Food And Dining

Canadian cuisine is as varied as the country. The hundreds of miles of coastline offer varied seafood, and the central plains provide first-class beef and agricultural produce. Some more unusual produce might include elk, bison and caribou. The colonial influence is still strong, with European menus available in all major cities. The French influence in Qu?bec is easily discernible in the many restaurants which specialize in French cuisine. Waiter service in restaurants is common. Dress requirements and billing procedures vary. A selection of European/US wines and spirits are imported, although the Canadians also enjoy their own, such as rye whisky. Things to know: Spirits may only be purchased from specially-licensed liquor stores or restaurants displaying the sign ?Licensed Premises.? Many allow customers to bring their own beer or wine. A wide variety of alcohol is sold in most hotels, restaurants and bars. Bars may have table or counter service and payment is generally made after each drink. Opening hours vary from province to province. Legal drinking age: The minimum drinking age is either 18 or 19, depending on the province/territory. See Social Profile in the individual Provinces/ Territories sections. Nunavut is an exception because alcohol is prohibited in some communities. Tipping : Normal practice is usually 15 per cent of the bill, more if service is exceptional. Waiters, barbers, hairdressers and taxi drivers should be tipped this amount. Porters at airports and railway stations, cloakroom attendants, bellhops, doormen and hotel porters generally expect C$1 per item of luggage. Tipping your server is standard practice in bars and nightclubs.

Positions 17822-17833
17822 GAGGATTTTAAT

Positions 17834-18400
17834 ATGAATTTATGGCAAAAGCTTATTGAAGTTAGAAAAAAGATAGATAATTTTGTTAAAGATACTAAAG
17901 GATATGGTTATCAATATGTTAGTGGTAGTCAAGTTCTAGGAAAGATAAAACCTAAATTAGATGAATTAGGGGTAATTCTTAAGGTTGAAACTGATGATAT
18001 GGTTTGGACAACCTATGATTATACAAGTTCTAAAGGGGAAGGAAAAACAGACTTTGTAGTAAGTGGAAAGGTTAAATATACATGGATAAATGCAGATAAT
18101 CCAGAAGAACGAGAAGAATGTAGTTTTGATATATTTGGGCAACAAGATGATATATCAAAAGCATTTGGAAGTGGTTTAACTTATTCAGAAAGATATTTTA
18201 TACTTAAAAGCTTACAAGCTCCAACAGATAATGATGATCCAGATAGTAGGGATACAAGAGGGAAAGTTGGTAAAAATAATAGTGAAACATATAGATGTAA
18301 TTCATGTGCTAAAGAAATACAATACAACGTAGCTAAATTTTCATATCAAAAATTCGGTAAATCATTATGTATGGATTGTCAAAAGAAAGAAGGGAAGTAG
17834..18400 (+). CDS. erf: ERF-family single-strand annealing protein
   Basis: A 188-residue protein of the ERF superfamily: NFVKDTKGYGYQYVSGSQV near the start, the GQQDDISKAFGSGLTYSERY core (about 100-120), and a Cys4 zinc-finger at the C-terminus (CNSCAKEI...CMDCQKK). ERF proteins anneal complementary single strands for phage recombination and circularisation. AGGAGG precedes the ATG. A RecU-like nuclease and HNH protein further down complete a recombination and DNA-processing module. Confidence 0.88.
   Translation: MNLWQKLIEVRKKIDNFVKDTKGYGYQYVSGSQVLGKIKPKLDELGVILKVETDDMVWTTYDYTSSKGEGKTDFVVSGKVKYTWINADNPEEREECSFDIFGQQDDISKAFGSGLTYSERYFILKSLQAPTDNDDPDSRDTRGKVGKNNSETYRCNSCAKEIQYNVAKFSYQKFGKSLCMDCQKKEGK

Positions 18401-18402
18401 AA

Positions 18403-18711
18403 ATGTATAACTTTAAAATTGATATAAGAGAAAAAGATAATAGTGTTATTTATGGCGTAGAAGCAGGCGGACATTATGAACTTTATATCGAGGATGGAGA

Nightlife
Every major provincial capital in the more populated areas has nightclubs, and hotel dinner/dancing. Montr?al, Ottawa, Toronto, Vancouver and Winnipeg are centers for ballet, opera and classical music, with visits from leading orchestras and internationally renowned performers. Entertainment in the more remote towns is scarce.

Entry departure requirements

Restricted entry and transit The Government of Canada refuses admission to: (a) holders of passports, identity or travel documents issued by Bophuthatswana, Ciskei, Transkei, Venda or the All Palestinian government; (b) holders of passports issued by the UK government entitled "British Temporary Resident's Passport"; (c) holders of passports purported issued by the government of Somalia. Note Visitors to Canada must satisfy an examining officer at the Port of Entry that they are genuine visitors, in good health, with no criminal convictions, and have sufficient funds to maintain themselves during their stay in Canada and to return to their country of origin, as well as evidence of confirmed onward reservations out of Canada. Persons under 18 years of age who are unaccompanied by an adult should bring with them a letter from a parent or guardian giving them permission to travel to Canada.